Crimp Process Validation and Control

Assuring an adequate quality and repeatable crimp and crimp process is common among all crimping methods. Non Destructive and Destructive crimp testing is used as pre-process and in-process validation methods.  For more information on crimp quality process and validation, please refer to our three part series which can be found on our News Channel: Part One (crimp validation), Part Two (In Process Crimp Monitoring) and Part Three (Machine Process Capability and Calibration).

Wire Process Specialties has over 30 years of experience in processing of wire and cable including crimp technology.  Connect Your Way to WPS.  Our vision is to help our customers reduce processing costs and increase production efficiency.

Automated Wire Processing – Part One.

Processing wires for wire harnesses and cable assemblies is typically done using a combination of hand tools, single process bench tools and fully automated processing machines. Considering an automated wire processing solution is a big step for most companies who primarily use hand or bench tools. The outright cost and global production volumes are two important factors in considering an automated solutions. Overall production lost size is a factor to a lesser degree given the advances in servo motor technology and quick change processing tools.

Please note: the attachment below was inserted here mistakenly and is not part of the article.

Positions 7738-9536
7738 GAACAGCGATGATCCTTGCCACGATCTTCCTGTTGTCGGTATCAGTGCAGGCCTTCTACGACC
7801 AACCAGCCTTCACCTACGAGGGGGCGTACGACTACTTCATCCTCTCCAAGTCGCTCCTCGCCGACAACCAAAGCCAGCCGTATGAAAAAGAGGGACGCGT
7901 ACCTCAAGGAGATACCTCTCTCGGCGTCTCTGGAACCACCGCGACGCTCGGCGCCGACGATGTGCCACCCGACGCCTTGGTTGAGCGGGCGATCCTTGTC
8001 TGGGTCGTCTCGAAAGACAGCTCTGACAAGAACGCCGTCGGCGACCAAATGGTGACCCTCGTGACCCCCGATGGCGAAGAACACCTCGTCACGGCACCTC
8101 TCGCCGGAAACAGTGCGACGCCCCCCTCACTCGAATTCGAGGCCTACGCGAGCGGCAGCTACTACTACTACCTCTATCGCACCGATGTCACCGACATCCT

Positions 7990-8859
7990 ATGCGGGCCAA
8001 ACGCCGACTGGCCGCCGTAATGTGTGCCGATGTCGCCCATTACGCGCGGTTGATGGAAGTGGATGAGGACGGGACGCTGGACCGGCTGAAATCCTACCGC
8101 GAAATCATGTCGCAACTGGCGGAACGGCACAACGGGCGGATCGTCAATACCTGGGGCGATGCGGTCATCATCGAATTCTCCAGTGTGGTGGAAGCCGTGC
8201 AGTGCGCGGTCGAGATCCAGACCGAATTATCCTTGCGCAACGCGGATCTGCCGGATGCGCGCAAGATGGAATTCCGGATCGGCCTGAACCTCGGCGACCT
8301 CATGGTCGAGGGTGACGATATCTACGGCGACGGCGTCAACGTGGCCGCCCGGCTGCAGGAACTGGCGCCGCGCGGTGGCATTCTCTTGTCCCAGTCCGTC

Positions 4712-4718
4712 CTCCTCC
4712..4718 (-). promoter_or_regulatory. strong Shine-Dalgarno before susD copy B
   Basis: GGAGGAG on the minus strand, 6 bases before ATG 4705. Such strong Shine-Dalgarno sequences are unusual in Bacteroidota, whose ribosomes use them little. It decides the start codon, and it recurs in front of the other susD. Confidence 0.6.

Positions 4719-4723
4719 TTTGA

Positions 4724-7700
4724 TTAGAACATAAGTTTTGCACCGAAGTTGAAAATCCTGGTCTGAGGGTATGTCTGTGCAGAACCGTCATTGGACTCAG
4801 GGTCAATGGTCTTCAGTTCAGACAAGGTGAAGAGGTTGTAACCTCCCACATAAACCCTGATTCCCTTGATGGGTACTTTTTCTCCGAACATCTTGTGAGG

Wire Process Specialties is pleased to present the Primo XLT, an automated wire processing solution from Schaefer Megomat.

The Primo XLT is priced at an entry level but contains features normally seen in more higher end processing machines. The Primo XLT has four processing stations, two on each side of the machine for flexible processing capabilities. Two MP2.0 (2 ton) crimp presses are included with quick change mini style adaptor plates. The 10 m/second wire feed speed is comparable to other premium machines on the market. Uncompromising repeatability and precision of the Primo XLT provides outstanding price to performance ratio.

With programmable servo motions, the Primo XLT has the capability to process different wire assemblies by mounting auxiliary processing tools. Wire doubling (two wires in one crimp) and twist/flux/tin are commonly used tools. Mount one or two Schaefer SSM weather seal modules to the Primo XLT and you have one of the lowest cost machines in the market for applying weather seals to one or both sides of a wire.

For complete specifications on the Primo XLT, click here.

Wire Process Specialties and Schaefer Megomat have the solutions to solve your wire processing problems. Contact Your Way to WPS to get the information you need to assess your company’s automation readiness to implement automated wire processing in your facility.

Part Two (coming soon) covers extended automation processing possibilities with the Schaefer Megomat Uno.